Lost Boys & Fairies creator says BBC ‘encouraged’ chemsex plot: ‘It was important I went there’

Lost Boys & Fairies creator Daf James has talked about the positive impact of getting his queer drama – which features talk of chemsex, Grindr and gay shame – on to prime-time TV, and in front of a straight audience.

The three-part drama engrossed viewers with its powerful portrayal of gay adoption.

Hawkeye star Fra Free played Andy, while the star of the adaptation of War Horse author Michael Morpurgo’s Private Peaceful, Sion Daniel Young, portrayed drag queen Gabe.

The young queer couple are looking to adopt, with more than a little help from social worker Jackie.

While Andy is thrilled about the prospect of adoption, his boyfriend isn’t so sure. With a background steeped in trauma, including the death of his mother, a homophobic father, and a history of addiction, Gabe isn’t convinced he’s set up for parenthood.

Speaking exclusively to PinkNews, James explains why he’s grateful the drama – arguably ground-breaking in its multi-faceted depictions of queer lives, and coverage of topics such as Pre-exposure prophylaxis (PrEp), chemsex and chosen families – got airtime on BBC One. 

“What’s been really amazing is that all the way through this journey, the BBC and [production company] Duck Soup have never ever let me compromise. They’ve actually encouraged me to lean even more into things,” he reveals.

“I remember when the BBC said they wanted this for prime-time BBC One. I was like: ‘Are you joking?’ I think they saw, and I’m really glad of this, what we’ve always known: the themes that impact [queer] lives are actually universal themes.

“It’s about love. We’ve all been children to somebody. We are all looking for a sense of belonging, whether or not that’s in a family, or not in a family.”

Lost Boys and Fairies creator Def James.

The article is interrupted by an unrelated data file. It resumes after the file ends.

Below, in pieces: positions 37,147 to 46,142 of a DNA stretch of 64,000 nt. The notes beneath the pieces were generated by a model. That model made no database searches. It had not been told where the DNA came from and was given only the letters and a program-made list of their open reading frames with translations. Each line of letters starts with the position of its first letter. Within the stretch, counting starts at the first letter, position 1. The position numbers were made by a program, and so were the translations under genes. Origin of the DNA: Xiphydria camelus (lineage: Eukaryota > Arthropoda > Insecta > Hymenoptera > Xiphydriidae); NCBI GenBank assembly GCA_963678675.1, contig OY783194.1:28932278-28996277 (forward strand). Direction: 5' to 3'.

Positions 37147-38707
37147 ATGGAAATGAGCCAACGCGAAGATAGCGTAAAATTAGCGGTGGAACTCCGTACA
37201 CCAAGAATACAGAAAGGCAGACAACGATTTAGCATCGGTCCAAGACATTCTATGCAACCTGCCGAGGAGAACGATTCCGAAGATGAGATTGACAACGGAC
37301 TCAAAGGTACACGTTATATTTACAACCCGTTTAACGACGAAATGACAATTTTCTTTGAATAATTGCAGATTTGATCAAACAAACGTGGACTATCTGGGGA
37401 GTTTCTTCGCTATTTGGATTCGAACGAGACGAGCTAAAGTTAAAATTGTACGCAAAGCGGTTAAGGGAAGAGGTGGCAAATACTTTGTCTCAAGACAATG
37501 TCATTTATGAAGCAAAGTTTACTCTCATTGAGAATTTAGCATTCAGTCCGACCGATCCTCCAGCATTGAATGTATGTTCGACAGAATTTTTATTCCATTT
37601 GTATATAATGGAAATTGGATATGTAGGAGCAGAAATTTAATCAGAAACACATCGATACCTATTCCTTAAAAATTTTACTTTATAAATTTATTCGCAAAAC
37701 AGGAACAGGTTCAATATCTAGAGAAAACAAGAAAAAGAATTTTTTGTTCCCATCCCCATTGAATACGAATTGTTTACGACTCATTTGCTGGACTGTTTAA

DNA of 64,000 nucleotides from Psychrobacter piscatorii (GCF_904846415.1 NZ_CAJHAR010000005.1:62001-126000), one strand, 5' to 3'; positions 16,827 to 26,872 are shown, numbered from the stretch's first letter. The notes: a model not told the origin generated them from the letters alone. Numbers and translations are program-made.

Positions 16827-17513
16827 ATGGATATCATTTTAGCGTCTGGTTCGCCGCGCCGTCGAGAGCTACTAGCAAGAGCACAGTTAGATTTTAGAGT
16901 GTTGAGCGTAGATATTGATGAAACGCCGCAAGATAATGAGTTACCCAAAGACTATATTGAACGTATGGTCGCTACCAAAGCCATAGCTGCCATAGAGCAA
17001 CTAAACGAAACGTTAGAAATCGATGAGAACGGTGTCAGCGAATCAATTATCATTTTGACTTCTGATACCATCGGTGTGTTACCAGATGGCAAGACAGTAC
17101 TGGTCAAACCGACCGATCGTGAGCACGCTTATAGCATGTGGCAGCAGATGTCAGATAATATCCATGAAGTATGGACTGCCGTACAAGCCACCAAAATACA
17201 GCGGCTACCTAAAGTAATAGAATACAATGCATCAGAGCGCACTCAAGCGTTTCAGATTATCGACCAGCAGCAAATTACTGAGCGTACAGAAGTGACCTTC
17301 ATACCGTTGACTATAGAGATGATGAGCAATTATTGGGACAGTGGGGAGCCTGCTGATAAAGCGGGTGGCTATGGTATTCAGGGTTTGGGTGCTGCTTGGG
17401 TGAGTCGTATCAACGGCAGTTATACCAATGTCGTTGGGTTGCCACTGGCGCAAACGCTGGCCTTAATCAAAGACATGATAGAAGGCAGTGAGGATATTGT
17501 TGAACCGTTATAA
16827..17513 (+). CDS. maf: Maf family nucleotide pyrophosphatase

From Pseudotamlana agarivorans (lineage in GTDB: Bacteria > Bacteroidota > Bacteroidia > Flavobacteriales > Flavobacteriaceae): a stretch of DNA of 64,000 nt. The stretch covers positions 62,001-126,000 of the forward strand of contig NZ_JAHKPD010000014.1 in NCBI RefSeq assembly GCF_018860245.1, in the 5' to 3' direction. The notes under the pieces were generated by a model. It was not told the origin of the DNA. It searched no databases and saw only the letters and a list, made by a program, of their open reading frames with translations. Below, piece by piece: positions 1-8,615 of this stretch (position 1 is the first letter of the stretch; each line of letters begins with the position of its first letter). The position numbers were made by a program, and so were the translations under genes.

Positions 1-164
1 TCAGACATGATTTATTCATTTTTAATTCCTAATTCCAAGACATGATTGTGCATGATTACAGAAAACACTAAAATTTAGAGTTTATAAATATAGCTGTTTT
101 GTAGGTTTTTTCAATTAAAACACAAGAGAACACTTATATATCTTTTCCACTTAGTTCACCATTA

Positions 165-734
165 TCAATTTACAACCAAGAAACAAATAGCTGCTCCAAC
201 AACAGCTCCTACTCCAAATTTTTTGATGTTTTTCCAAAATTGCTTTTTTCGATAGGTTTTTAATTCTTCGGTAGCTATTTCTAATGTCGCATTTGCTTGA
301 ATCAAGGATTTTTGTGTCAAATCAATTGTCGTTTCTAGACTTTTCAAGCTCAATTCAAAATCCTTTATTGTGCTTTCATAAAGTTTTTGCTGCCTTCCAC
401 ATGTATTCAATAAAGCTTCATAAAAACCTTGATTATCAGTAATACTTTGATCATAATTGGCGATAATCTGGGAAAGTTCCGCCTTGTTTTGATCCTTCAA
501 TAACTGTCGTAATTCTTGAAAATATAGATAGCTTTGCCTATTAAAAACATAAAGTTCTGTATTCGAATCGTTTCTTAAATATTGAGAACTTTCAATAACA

Daf James is grateful his drama got a prime-time slot on mainstream TV. (Getty)

It’s surprising that there has been so little depiction of queer adoption in TV and film, considering LGBTQ+ people and children hoping to be adopted have faced similar struggles.

LGBTQ+ people are often in search of their chosen family – as are children in the adoption system. Kids who go through foster care often experience trauma, as do LGBTQ+ people.

“Adoption is not about birth relationships or blood relationships,” says James, who has adopted three children. “We chose our children and we work together and we came from different backgrounds, but we’re trying to figure it all out together.

“I’m really pleased the BBC saw why those themes were important, because they are social themes.”

While the show’s primary focus is on adoption, it doesn’t stray away from darker elements of queer life.

Chemsex is the term used for people – largely queer men – who engage in drug use as part of their sex lives.

Gabriel (Young) and Andy (Fee) kissing in Lost Boys and Fairies.
Gabe and Andy overcome struggles as they look to adopt a young boy. (BBC/Duck Soup Films/Simon Ridgway)

“It was hugely important that I went there, because again, they have all be part of my life,” adds James, who has previously written stories on Section 28 and its lasting legacy, including gay shame.

However, unlike other shows and films, Lost Boys & Fairies makes a conscious effort to not portray that shame ruining Andy and Gabe’s lives. The series shows that it is possible to overcome struggles that queer people face.

“That was so important to me because there is hope, and I’ve seen the hope, and I’ve experienced hope. I’ve come through things myself, and I’ve seen my friends come through things, and there are people who think: ‘That’s it, that’s my life over’, and there are people who think, ‘I can’t parent, I can’t have children’.

“That was one really important thing I wanted to bring to the table. I think Jackie even says it in episode one. She says: ‘I think people who have lived through trauma can make excellent adopters because they know what it is to live through trauma’.

“That is absolutely true. Humans are fallible.”

Lost Boys & Fairies is streaming on BBC iPlayer now.

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